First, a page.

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Nominations open for Blue Cross Veterinary Nurse of the Year award
"Blue Cross gives this annual award in appreciation of the commitment of vet nurses across the UK".
Pet owners and veterinary practices invited to put forward their ‘star nurses’

Nominations are now open for the Blue Cross Veterinary Nurse of the Year award.

The award, which will be presented at BVNA Congress in October (11-13), recognises the dedication of the country’s veterinary nurses and the support they give veterinary teams, pet owners and their animals.

It is given to a veterinary nurse who not only cares for sick and injured pets but goes above and beyond to encourage responsible pet ownership and improve pet welfare in the community.

Last year’s winner was Tyrina Gibson from Newcastle, who was described by her nominator as “inspirational – a champion for animals with extensive knowledge and incredible commitment.”

“Blue Cross gives this annual award in appreciation of the commitment of vet nurses across the UK who work tirelessly to improve the lives of our pets and other animals,” said David Catlow, Blue Cross director of veterinary clinical services.

“We are looking for vet nurses who really go that extra mile to support pet owners in their communities who have a significant impact in improving the nation’s animal welfare”.

Pet owners and veterinary practices are being invited to put forward their ‘star vet nurses’ for the award. If you know somebody who has gone the extra mile for a pet, or has made a significant contribution to animal welfare, visit https://www.bluecross.org.uk/vote-your-favourite-veterinary-nurse-2019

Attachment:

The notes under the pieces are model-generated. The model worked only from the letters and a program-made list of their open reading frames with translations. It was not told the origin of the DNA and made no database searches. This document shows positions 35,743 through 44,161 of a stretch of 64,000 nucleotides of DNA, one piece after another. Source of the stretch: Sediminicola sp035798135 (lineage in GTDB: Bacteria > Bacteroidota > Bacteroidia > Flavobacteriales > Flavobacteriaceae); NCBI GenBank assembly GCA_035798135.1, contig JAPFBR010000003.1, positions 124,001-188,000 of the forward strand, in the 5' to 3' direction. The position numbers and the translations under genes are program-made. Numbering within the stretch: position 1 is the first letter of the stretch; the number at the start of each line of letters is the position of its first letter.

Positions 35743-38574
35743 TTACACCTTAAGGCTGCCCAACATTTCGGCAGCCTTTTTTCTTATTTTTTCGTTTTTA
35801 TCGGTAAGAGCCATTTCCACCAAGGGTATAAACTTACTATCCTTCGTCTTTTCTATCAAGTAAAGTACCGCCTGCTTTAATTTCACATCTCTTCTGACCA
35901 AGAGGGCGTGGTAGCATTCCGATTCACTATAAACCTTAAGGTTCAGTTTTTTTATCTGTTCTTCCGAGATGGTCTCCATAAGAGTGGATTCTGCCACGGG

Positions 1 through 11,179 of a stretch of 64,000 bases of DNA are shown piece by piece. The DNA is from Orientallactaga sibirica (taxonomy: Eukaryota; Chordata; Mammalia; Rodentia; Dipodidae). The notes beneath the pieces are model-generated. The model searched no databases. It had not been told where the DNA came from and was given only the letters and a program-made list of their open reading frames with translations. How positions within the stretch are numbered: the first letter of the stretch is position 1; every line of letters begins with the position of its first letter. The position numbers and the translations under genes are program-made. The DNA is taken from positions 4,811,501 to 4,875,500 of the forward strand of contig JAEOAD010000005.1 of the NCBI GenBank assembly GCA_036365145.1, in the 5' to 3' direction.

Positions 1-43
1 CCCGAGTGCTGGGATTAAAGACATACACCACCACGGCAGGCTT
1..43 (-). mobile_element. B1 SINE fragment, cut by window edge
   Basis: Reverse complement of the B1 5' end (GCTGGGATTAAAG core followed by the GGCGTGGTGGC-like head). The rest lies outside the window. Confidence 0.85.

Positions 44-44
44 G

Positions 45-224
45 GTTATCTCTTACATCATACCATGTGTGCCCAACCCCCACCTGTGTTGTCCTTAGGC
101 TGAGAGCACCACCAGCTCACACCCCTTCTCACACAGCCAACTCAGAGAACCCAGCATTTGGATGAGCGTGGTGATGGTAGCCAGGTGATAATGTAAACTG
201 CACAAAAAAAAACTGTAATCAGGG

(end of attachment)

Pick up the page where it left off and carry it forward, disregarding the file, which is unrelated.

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Endangered turtles rescued from smugglers

News Story 1
 A group of endangered turtles have found a new home at London Zoo after being rescued from smugglers.

The four big-headed turtles arrived at the zoo at the end of last year, after smugglers tried to illegally import them to Canada, labelled as toys.

One of the turtles, named Lady Triệu after a Vietnamese warrioress, has moved to a new exhibit in the zoo’s reptile house. She is the only one of her kind in a UK zoo.

Big-headed turtles have such large heads that they cannot pull them back into their shells. To compensate, they have armour plating from head to tail and a very sharp beak to fend off predators. They are ranked number 18 on ZSL’s EDGE of Existence reptile list, which puts threatened species at the forefront of conservation action. Image © ZSL  

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RCVS Fellowship board chair elections get underway

Voting for the 2019 RCVS Fellowship Chair election is now underway. This year four candidates are standing for election, including Dr Robert Huey, Professor John Innes, Professor Liz Mossop and Professor Ian Ramsey.

The Chair will attend and preside over Fellowship meetings and take the lead in consolidating the Fellowship’s position as the learned society of the RCVS. Fellows will receive an email containing a link to the online voting form, as well as candidates’ details and manifestos. Voting closes at 5pm on Thursday, 5 September.